Once you’re there, you can inventory what people are truly worried about and run worst case scenarios. Having an idea of what the team would do if that Big Bad Thing actually came to pass offers people a measure of control, and a sense of agency.

Next, you can creatively explore what might happen in the best case scenario. What's possible if you DO take the risk? What are the potential rewards? 

Taking an objective look at both risks and rewards can help your team come to well considered conclusions. Decisions that are made together, with all concerns outlined and addressed, are more likely to be supported.

Practice Gratitude and Appreciation

This one might feel cliche, but that doesn’t make it any less valid! Acknowledging people and showing them you appreciate their efforts is one management strategy that never goes out of style.

Think back to your best boss ever. What made them stand out? For most people, the answer usually boils down to the way memorable leaders make them feel.

There are leaders who lean on their positional authority to get things done. Command and control works, but it often comes at a high price. There isn’t usually a lot of creativity, trust, or satisfaction on teams where orders are given, with corresponding punishments dealt out for not meeting them.

Leaders who recognize and appreciate the individuals on their team are more likely to inspire loyalty, cultivate higher morale, and experience less staff turnover.

Truth is, this practice often gets lost in a pile of good intentions. Oftentimes at work we’re operating at such a rapid pace that we simply forget to acknowledge the people around us. We’re all so busy checking tasks off our lists.

But what if you could do it differently? What if an important personal measure of your own success had to do with how you made people feel?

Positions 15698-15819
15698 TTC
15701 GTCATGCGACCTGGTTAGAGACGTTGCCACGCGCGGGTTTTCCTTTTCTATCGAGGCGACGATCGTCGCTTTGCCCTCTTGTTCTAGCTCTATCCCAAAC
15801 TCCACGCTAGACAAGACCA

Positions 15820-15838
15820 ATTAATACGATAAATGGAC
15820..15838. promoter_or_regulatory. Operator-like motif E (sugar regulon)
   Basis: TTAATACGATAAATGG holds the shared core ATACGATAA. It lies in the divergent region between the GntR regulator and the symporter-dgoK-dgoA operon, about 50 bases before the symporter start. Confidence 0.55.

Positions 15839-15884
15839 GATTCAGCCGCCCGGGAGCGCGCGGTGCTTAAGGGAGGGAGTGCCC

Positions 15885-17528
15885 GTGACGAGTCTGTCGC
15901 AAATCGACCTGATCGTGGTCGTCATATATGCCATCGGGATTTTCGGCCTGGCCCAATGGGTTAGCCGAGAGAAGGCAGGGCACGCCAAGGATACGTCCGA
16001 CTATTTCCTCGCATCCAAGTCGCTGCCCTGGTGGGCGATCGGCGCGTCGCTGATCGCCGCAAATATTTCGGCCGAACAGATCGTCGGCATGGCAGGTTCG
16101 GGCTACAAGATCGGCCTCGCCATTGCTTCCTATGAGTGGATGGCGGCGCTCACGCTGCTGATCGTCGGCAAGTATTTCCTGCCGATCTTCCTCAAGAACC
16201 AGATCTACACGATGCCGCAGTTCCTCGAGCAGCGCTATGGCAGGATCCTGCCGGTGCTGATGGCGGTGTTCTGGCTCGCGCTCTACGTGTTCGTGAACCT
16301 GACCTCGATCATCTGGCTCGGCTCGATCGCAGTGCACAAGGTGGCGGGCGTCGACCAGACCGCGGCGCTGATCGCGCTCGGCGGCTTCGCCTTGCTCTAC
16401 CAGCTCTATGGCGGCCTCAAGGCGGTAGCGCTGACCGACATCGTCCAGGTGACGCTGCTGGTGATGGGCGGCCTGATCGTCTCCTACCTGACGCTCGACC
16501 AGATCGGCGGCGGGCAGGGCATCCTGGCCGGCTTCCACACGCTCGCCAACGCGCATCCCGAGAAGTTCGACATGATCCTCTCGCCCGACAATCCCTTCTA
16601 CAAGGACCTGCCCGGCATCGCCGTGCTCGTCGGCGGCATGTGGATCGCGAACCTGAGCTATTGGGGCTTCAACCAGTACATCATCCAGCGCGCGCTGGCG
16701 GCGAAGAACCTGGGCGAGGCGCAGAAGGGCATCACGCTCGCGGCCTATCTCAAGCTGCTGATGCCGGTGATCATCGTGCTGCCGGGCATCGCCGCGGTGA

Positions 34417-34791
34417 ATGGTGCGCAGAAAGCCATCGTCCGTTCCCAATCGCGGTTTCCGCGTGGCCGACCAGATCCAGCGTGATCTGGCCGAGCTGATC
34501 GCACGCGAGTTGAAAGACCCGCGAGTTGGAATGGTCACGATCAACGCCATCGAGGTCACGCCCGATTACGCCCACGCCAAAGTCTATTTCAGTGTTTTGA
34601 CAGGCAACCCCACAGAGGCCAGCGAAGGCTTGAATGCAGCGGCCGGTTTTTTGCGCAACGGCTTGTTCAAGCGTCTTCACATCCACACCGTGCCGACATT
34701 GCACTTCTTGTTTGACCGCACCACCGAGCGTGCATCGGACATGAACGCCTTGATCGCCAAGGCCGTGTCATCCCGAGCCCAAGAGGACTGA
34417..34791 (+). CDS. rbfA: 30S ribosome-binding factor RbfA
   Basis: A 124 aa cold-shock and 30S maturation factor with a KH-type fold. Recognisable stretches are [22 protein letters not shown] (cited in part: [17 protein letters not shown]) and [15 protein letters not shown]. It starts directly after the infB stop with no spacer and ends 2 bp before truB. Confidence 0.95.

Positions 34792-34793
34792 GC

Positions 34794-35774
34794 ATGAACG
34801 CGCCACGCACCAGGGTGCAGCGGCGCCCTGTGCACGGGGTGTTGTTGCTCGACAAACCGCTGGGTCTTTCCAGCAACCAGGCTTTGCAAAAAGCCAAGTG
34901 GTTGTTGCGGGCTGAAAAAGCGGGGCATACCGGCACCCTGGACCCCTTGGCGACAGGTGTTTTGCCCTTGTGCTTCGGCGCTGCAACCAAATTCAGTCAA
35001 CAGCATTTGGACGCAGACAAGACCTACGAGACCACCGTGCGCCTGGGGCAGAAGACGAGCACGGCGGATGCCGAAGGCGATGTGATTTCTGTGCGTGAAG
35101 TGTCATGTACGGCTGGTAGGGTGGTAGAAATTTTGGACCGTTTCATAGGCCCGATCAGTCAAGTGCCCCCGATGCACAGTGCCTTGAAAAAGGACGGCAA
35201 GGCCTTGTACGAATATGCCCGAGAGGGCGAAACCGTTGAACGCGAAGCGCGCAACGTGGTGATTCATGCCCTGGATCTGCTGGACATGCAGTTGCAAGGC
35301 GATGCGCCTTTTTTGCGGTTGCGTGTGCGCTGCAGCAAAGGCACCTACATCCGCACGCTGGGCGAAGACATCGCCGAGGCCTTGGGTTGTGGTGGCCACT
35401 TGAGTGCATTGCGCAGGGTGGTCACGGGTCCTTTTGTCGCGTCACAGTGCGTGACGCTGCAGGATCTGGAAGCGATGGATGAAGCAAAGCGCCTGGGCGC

Cultivating gratitude is a personal practice, and one that can completely change our outlook over time. It’s powerful, which is why so many coaches use it with their clients. 

As a manager, there are ways you can weave gratitude into how you show up as a leader. It might look like sending an email of appreciation after a job well done, and copying higher-ups when you commend your staff. It could be publicly recognizing the efforts of team members and sharing credit for accomplishments. It may include leaving your employee a gift certificate to a favorite coffee shop along with a note of thanks, or rewarding the team with a day off after the completion of a big project. 

Eager to Grow Your Skills as A Leader?

People enroll in JRNI's life coach training program for a variety of reasons. Many come with the clear intention to build a career in coaching. But not all plan to “go pro”. Others want to apply these skills to roles they may already be playing - as advisors, human resource specialists, therapists, personal trainers, and career mentors. 

Whatever your motivation, our curriculum can help get you where you want to go. What we learn here ultimately helps us to become better bosses, friends, parents, coworkers, and community members. If you're ready to learn more about coach certification programs, come check it out!

JRNI Coaching: Vibrant community. Evidence-based life coach training. Lifetime support.